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"Fahrenheit" is heated




July 10, 2004








According to an April 21, 2003 posting on the website of a local peace group known as the Williamsburg Community of Faith for Peace, “Members of the Williamsburg community will come together to send a strong message to George Bush, Donald Rumsfeld and the world that America does not support an extended occupation of Iraq, where our troops are put needlessly into danger and corporations reap profits that should belong to the American people.” On that same day, a “Die-In” was held in the Sunken Garden of William & Mary to protest the war in Iraq.


While all of this was over a year before the arrival in Hampton of Michael Moore’s “Fahrenheit 9/11,” the language of the posting constitutes a well nigh perfect description of what Moore’s film is all about.  


Understandably, Republicans have turned a livid shade of purple in their attempts to prevent the film from being shown. And in some areas they’ve been successful. The owner of one theater chain in Utah and Nebraska banned the film, claiming that it encourages terrorism. “I believe this film emboldens (terrorists) and divides our country even more, “ he said.  And in Williamsburg, for whatever reason, the film has yet to be shown on the screens of the Carmike cinema. 


Oddly enough, Moore has his critics on the left as well. Some, like columnist Richard Cohen, who normally refuse to ingest Bush’s pabulum, are pounding Moore for his obvious bias. In a recent column, Cohen claimed that the film is a “farrago of conspiracy theories, juvenile in its approach and an assault on the documentary form.”


As for the Bush administration, it has denounced the film as a bunch of “outrageous lies.”


Though many of our civil rights have been consciously compromised in the name of fighting terrorism, the idea that we now have been reduced to banning films because they might encourage terrorists is a ludicrously lunatic notion. Moore is no more guilty of emboldening terrorists than Rush Limbaugh, Oliver North or any of the other right wing hawks whose rants are hardly consoling to bin Laden and his ilk.


As for Moore’s other detractors, what they seem to have missed is that, while “Fahrenheit 9/11” falls into the category of documentary, it is, in the best sense of the word, a polemic. 


“Polemos,” the Greek word for “war,” is the  root of our English word. Hence a polemicist is one who controversially deals with his subject as though he were at war with it.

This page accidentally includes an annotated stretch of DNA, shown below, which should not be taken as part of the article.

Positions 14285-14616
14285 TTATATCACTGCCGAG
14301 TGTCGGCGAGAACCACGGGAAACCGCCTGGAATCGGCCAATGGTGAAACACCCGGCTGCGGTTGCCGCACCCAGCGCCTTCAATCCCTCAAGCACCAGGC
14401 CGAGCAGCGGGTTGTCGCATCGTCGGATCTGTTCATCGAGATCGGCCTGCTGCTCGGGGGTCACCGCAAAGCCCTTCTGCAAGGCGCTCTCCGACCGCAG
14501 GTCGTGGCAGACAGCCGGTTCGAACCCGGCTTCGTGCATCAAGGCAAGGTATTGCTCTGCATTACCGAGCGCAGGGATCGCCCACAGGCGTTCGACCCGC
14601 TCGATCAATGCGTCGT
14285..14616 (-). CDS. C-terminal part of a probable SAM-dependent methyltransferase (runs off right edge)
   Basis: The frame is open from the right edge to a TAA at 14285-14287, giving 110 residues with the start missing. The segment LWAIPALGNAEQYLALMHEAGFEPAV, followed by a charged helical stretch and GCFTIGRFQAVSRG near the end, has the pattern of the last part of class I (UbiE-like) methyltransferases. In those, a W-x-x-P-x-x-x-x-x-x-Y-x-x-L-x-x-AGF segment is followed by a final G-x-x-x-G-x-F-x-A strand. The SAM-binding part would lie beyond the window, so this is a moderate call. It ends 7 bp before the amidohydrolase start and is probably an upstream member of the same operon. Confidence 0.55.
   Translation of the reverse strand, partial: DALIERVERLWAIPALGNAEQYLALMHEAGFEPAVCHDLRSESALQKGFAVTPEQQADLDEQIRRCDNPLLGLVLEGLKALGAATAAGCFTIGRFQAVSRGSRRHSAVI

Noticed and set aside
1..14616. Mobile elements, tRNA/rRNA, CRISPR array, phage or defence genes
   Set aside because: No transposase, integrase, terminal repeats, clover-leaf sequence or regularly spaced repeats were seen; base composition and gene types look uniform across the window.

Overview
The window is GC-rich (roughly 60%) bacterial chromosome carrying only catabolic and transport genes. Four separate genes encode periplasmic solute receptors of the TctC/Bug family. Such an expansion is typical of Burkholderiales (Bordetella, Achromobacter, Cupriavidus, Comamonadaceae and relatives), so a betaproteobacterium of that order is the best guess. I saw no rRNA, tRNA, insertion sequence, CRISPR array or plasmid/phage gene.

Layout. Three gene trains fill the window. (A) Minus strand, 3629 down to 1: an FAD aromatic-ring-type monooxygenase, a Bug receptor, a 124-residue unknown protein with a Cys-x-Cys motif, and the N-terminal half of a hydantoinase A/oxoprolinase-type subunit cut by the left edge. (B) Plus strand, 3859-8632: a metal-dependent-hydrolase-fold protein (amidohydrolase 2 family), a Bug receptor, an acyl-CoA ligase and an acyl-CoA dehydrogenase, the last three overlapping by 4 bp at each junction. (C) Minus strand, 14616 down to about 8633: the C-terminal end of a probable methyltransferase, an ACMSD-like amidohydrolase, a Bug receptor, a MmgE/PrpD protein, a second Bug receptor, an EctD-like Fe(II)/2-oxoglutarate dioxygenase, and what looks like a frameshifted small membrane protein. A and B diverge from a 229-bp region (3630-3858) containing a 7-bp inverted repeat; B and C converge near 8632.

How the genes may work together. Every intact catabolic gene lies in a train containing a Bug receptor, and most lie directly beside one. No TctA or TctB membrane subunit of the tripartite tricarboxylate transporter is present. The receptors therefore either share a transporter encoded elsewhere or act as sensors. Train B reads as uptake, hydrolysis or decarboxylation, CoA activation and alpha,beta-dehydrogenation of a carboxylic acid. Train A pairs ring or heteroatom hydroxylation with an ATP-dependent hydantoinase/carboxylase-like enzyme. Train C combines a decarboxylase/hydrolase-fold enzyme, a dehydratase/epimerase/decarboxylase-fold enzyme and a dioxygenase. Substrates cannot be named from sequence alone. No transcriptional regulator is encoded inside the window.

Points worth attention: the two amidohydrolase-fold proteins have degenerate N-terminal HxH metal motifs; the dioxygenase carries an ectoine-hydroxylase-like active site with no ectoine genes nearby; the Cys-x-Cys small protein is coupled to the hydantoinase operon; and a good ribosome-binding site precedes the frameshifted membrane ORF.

Demosthenes, the famous Athenian orator of the late 4th century BC, was one of the earliest polemicists and constructed many of his speeches in response to the threats of Philip of Macedon against Greece. According to one historian, Demosthenes’first harangue against his own unprepared leaders is “emphatic and forcible in its appeal to the emotions and exposes with outrageous frankness not only the past mismanagement of Athenian rulers, but also the defective dispositions of the public themselves.” 


In other words, Demosthenes, like Moore, was on the warpath against what he conceived to be political chicanery and the mismanagement by those in power of a terrifying threat to his nation.


Is he biased? Of course he is. Does he balance his speech with positive remarks about the disjointed leadership he attacks? No way. Is he sophistically manipulative of his arguments?  Absolutely.  Does he tell outrageous lies?  Not on your life. 


Nor does Moore. 


What Moore has that Demosthenes did not is film. And with his film clips Moore pieces together just as uncharitable a portrait of Bush as Demosthenes oratorically does of those ruling Athens. Like Demosthenes, Moore appeals to the emotions of his audience.  And it is with outrageous frankness that he plumbs the oil-based relationship between the Bush family, the Saudi royals and the bin Ladens.


Using his broad celluloid brush he paints a picture of a troubled president infused with  braggadocio, Manichean machismo and facing a terrorist threat that will open the doors to war with Iraq. Pictures of corporate leaders guiltily gloating over the economic prizes to be won from a defeated Iraq and shots of Bush himself smilingly telling a group of CEOs that the “haves and have mores” constitute his “real base” only add to the troubling presidential persona Moore develops.


Nor do clips of Iraqi children bloodied and eviscerated by American bombs speak outrageous lies. Or of American servicemen at Walter Reed Hospital with only stumps for arms and legs. Or of American soldiers gone bestial as they sportively play with the death-induced erection of a slain Iraqi. 


Yet shots such as these are part and parcel of Moore’s mind-disturbing polemical eloquence. And with them he forces us to confront the troubling questions they raise not only about the president himself, but about the administrative ethos that has embroiled us in such deadly, if not animalistic, undertakings. 


But if you still have doubts about Moore, his methods and his message, read a speech or two of Demosthenes. Or just talk to the good people at the Williamsburg Community of Faith for Peace. They were asking the right questions about all this long before Moore came on the scene.  























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